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Campylobacter jejuni bile exposure influences outer membrane vesicles protein content and bacterial interaction with epithelial cells
Umeå University, Faculty of Medicine, Umeå Centre for Microbial Research (UCMR). Umeå University, Faculty of Medicine, Department of Molecular Biology (Faculty of Medicine).
Umeå University, Faculty of Medicine, Umeå Centre for Microbial Research (UCMR). Umeå University, Faculty of Medicine, Molecular Infection Medicine Sweden (MIMS). Umeå University, Faculty of Medicine, Department of Molecular Biology (Faculty of Medicine).
Umeå University, Faculty of Medicine, Department of Molecular Biology (Faculty of Medicine). Umeå University, Faculty of Medicine, Umeå Centre for Microbial Research (UCMR). Umeå University, Faculty of Medicine, Molecular Infection Medicine Sweden (MIMS).
Umeå University, Faculty of Medicine, Umeå Centre for Microbial Research (UCMR). Umeå University, Faculty of Medicine, Molecular Infection Medicine Sweden (MIMS). Umeå University, Faculty of Medicine, Department of Molecular Biology (Faculty of Medicine).
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2018 (English)In: Scientific Reports, ISSN 2045-2322, E-ISSN 2045-2322, Vol. 8, article id 16996Article in journal (Refereed) Published
Abstract [en]

Campylobacter jejuni is a prevalent human pathogen and a major cause of bacterial gastroenteritis in the world. In humans, C. jejuni colonizes the intestinal tract and its tolerance to bile is crucial for bacteria to survive and establish infection. C. jejuni produces outer membrane vesicles (OMVs) which have been suggested to be involved in virulence. In this study, the proteome composition of C. jejuni OMVs in response to low concentration of bile was investigated. We showed that exposure of C. jejuni to low concentrations of bile, similar to the concentration in cecum, induced significant changes in the protein profile of OMVs released during growth without affecting the protein profile of the bacteria. This suggests that bile influences a selective packing of the OMVs after bacterial exposure to low bile. A low concentration of bile was found to increase bacterial adhesion to intestinal epithelial cells, likely by an enhanced hydrophobicity of the cell membrane following exposure to bile. The increased bacterial adhesiveness was not associated with increased invasion, instead bile exposure decreased C. jejuni invasion. OMVs released from bacteria upon exposure to low bile showed to increase both adhesion and invasion of non-bile-exposed bacteria into intestinal epithelial cells. These findings suggest that C. jejuni in environments with low concentrations of bile produce OMVs that facilitates colonization of the bacteria, and this could potentially contribute to virulence of C. jejuni in the gut.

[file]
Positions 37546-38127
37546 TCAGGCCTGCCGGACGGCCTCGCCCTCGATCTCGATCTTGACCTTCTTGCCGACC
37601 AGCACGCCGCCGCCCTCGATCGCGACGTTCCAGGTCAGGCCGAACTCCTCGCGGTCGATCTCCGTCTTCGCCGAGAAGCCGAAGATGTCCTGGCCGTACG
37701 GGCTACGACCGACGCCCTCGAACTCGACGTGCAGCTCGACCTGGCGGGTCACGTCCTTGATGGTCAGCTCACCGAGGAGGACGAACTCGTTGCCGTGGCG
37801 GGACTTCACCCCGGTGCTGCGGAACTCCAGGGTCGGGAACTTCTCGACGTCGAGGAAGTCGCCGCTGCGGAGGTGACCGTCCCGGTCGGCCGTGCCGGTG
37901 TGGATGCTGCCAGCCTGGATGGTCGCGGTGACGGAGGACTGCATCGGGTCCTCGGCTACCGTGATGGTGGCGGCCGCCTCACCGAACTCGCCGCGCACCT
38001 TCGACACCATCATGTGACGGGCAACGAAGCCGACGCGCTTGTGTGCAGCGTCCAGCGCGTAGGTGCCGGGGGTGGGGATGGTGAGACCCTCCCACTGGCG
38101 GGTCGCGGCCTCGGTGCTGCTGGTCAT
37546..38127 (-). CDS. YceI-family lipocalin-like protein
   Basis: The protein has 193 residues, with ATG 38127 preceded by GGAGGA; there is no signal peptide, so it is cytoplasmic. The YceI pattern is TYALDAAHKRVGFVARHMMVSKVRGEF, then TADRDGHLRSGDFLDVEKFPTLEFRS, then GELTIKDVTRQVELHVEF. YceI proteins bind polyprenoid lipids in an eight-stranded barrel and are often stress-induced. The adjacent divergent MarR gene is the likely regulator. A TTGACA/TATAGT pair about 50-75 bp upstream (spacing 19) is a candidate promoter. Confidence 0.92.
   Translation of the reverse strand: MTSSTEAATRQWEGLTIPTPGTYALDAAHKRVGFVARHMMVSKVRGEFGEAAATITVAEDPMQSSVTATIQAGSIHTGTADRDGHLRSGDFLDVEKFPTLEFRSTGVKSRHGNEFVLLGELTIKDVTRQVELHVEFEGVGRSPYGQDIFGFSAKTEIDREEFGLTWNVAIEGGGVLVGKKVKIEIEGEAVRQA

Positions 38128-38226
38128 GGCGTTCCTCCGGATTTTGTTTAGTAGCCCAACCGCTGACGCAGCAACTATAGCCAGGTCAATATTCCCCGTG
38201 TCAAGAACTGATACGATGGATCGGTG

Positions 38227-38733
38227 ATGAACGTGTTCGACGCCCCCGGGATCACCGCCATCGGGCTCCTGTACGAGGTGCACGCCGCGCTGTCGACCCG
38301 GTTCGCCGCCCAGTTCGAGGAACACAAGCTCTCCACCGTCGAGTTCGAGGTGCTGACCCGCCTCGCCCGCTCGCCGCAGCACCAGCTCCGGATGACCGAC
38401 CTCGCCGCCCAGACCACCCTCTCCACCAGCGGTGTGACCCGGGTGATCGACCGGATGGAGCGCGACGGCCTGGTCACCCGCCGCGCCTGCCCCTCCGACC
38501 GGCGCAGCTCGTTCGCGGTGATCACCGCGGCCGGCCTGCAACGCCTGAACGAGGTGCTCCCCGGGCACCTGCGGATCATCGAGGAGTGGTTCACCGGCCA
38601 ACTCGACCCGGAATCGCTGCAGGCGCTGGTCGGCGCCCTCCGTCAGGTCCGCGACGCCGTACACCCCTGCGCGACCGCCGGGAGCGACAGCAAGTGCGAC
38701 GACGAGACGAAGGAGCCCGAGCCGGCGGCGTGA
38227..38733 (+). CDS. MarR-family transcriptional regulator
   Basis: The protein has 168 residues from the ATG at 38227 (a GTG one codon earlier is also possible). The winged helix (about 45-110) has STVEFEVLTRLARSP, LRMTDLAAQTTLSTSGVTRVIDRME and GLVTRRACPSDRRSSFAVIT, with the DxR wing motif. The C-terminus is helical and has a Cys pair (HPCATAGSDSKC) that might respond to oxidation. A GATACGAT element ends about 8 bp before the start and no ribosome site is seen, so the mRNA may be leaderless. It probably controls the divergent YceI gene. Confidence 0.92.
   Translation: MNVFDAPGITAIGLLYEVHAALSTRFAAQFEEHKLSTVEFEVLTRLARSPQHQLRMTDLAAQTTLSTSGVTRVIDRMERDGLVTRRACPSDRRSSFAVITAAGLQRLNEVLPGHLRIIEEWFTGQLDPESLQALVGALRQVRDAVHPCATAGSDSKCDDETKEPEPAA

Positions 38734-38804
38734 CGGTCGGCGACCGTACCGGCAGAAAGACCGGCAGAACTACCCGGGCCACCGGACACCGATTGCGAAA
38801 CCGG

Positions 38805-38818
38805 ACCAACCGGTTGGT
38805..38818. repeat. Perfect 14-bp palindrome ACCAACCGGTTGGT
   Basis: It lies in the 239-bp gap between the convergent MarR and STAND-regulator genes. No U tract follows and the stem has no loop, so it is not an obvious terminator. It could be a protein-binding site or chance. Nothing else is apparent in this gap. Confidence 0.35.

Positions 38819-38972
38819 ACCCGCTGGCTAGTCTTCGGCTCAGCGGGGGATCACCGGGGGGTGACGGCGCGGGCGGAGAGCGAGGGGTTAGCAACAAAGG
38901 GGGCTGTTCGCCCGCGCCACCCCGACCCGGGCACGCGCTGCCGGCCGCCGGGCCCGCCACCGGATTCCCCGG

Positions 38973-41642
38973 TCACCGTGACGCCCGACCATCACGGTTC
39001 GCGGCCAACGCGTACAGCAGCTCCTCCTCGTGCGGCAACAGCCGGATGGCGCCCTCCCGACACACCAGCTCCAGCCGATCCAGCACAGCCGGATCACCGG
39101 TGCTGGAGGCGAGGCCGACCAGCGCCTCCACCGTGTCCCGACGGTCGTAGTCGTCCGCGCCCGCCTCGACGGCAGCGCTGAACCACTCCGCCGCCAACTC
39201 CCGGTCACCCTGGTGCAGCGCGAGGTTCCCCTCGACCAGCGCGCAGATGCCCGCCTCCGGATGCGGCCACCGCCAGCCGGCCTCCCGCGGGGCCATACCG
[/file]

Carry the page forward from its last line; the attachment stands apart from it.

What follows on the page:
Place, publisher, year, edition, pages
Nature Publishing Group, 2018. Vol. 8, article id 16996
National Category
Microbiology Cell Biology
Identifiers
URN: urn:nbn:se:umu:diva-153787DOI: 10.1038/s41598-018-35409-0ISI: 000450411700027OAI: oai:DiVA.org:umu-153787DiVA, id: diva2:1267738
Funder
Carl Tryggers foundation Available from: 2018-12-03 Created: 2018-12-03 Last updated: 2019-01-18Bibliographically approved
In thesis
1. Host-pathogen interactions during Campylobacter and Yersinia infections
Open this publication in new window or tab >>Host-pathogen interactions during Campylobacter and Yersinia infections
2019 (English)Doctoral thesis, comprehensive summary (Other academic)
Abstract [en]

The innate immune system is known for protecting the host against invading pathogens, for instance enteropathogens infecting the gastrointestinal tract. The production of e.g. antimicrobial peptides, cytokines, and chemokines by innate immune cells and intestinal epithelial cells contribute to bacterial clearance. Given the significance of this system in overall defense, pathogens affect and/or manipulate immune cells and responses in favor of their own survival. This thesis focuses on how the Gram-negative enteropathogenic bacteria Yersinia pseudotuberculosis and Campylobacter jejuni affect the host, either directly via type 3 secretion system (T3SS) effector proteins or via outer membrane vesicles (OMVs), and how host factors potentially affect their virulence.